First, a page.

Abstract 12471: CHA2DS2VASc Score Predicts Future Development of Atrial Fibrillation After Successful Catheter Ablation of Typical Atrial–Flutter
Introduction: After successful catheter ablation (CA) for typical atrial flutter (AFL), long term development of atrial fibrillation (AF) is common. No definitive predictive models currently exist to identify patients who are likely to develop AF. The aim of this study was to evaluate whether CHA2DS2VASc score can predict future occurrence of AF after successful CA of AFL.
Methods: We conducted a retrospective chart review of 171 consecutive patients with isolated AFL who underwent successful CA between years 2007-2014 at a teaching community hospital. Patients with at least 2 years of follow-up were included for analysis. 40 patients were lost to follow-up. CHA2DS2VASc scores were calculated at the time of CA. Follow up consisted of in-office electrocardiograms, and (when available) in-office and remote device interrogation. Patients were anticoagulated at the discretion of their treating physician. The endpoint was time to first occurrence of AF. Data was analyzed using appropriate descriptive and univariate statistics to describe, compare and contrast based upon AF occurrence groups. A cox regression was performed to examine CHA2DS2VASc score as a predictor of AF occurrence during CA follow-up.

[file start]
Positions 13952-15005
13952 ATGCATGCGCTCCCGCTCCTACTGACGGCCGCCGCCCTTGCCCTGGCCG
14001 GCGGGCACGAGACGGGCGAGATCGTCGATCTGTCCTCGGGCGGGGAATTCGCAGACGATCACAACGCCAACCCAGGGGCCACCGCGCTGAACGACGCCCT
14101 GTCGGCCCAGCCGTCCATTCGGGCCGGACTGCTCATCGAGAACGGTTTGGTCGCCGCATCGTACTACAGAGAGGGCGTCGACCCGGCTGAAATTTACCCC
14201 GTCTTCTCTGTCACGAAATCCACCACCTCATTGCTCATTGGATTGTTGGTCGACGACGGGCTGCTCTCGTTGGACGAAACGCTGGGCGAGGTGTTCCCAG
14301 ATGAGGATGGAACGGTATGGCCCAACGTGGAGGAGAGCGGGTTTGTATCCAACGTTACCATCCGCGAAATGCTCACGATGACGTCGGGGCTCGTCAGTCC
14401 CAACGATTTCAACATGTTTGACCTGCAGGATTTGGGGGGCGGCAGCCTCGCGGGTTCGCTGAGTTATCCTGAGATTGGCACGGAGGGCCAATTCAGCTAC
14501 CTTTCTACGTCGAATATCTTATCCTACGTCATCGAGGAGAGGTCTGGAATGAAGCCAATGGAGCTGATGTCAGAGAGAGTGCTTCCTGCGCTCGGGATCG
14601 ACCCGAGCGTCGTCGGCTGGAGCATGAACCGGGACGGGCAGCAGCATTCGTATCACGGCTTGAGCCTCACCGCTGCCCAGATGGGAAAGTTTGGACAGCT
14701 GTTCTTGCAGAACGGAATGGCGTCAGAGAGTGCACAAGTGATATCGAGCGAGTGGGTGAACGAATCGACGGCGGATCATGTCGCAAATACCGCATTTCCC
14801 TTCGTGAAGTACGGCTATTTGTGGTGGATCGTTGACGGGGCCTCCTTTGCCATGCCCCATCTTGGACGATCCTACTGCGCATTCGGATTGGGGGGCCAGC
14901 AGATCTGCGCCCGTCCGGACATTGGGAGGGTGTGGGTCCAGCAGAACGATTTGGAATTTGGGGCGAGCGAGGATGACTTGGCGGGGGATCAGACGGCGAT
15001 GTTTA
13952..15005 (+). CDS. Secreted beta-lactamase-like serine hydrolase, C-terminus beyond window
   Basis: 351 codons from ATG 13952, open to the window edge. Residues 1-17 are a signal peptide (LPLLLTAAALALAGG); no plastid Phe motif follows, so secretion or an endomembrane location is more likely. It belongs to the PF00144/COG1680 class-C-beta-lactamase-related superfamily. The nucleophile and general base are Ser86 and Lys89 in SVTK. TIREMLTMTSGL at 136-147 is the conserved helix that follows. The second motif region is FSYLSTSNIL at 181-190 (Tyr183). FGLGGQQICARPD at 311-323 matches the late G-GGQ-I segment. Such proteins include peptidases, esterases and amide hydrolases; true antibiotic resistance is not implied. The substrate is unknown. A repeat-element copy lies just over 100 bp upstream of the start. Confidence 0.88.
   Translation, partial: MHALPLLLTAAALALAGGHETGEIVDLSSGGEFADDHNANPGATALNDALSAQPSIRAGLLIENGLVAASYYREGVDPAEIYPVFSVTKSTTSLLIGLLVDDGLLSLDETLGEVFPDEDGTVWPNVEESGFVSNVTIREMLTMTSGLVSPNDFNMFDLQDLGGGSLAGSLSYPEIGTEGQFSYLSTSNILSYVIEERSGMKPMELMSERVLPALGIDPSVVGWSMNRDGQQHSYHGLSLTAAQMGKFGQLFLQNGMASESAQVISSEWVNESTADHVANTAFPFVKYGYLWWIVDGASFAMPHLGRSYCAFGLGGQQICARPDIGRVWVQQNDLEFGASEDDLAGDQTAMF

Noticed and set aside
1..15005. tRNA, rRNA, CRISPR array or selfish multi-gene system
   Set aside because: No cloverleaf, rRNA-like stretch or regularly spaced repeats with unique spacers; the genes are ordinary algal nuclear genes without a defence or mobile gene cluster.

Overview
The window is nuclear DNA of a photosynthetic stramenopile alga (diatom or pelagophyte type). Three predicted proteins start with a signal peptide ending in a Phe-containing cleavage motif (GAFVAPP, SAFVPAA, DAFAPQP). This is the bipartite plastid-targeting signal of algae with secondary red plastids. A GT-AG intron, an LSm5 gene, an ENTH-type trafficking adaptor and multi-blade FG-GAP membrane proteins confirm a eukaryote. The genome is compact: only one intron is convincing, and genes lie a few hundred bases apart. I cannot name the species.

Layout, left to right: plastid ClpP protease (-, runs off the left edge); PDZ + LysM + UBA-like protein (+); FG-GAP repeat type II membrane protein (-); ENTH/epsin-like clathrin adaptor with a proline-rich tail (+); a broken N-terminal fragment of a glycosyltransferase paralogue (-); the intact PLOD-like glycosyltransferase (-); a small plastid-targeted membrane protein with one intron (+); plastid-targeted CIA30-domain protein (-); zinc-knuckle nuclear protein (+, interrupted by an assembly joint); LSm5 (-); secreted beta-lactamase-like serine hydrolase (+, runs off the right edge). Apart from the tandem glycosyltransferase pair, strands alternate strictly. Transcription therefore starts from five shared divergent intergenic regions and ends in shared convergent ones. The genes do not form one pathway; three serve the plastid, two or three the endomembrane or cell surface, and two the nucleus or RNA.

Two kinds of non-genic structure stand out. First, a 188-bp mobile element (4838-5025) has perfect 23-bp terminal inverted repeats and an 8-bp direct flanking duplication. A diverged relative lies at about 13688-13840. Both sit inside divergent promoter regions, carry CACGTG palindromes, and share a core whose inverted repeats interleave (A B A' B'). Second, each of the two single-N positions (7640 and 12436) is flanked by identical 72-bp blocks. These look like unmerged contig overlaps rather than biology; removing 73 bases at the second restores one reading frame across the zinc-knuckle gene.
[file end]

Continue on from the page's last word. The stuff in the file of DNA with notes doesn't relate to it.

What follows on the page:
Results: 131 patients were included in the study. Average age was 66 ±11.5 years and follow-up duration was 26.6±1.5 months. AF occurred in 52 patients (39.7%) by 2 years. Patients who developed AF had a CHA2DS2VASc score of 3.4±1.4, compared to 2.6±1.3 for patients who did not (p < 0.003). Patients who developed AF were also older (70.2±10.3 vs. 63.7±11.6 years, p<.001,), and had a higher rate of Hypertension (3.40±1.35 vs. 2.6±1.3, p=.037,). CHA2DS2VASc score was found to be significantly associated with AF onset during the 2 year follow-up (p<.007, Hazard Ratio 1.36, 95%CI 1.09-1.70).
Conclusion: The incidence of AF following CA of AFL is common. CHA2DS2VASc score may be a useful tool and predictor of AF after typical AFL ablation. This needs to be evaluated further in larger randomized trials which may help in guiding long term anticoagulation therapy.
Author Disclosures: A. Bhan: None. P. Dunskis: None. J.S. Neiger: Honoraria; Modest; from biosense webster and Daiichi Sankyo. Consultant/Advisory Board; Modest; consulting fees. C. Blair: None. M. Duggal: Speakers Bureau; Modest; for BMS and Pfizer. Consultant/Advisory Board; Modest; for medtronic.
- © 2016 by American Heart Association, Inc.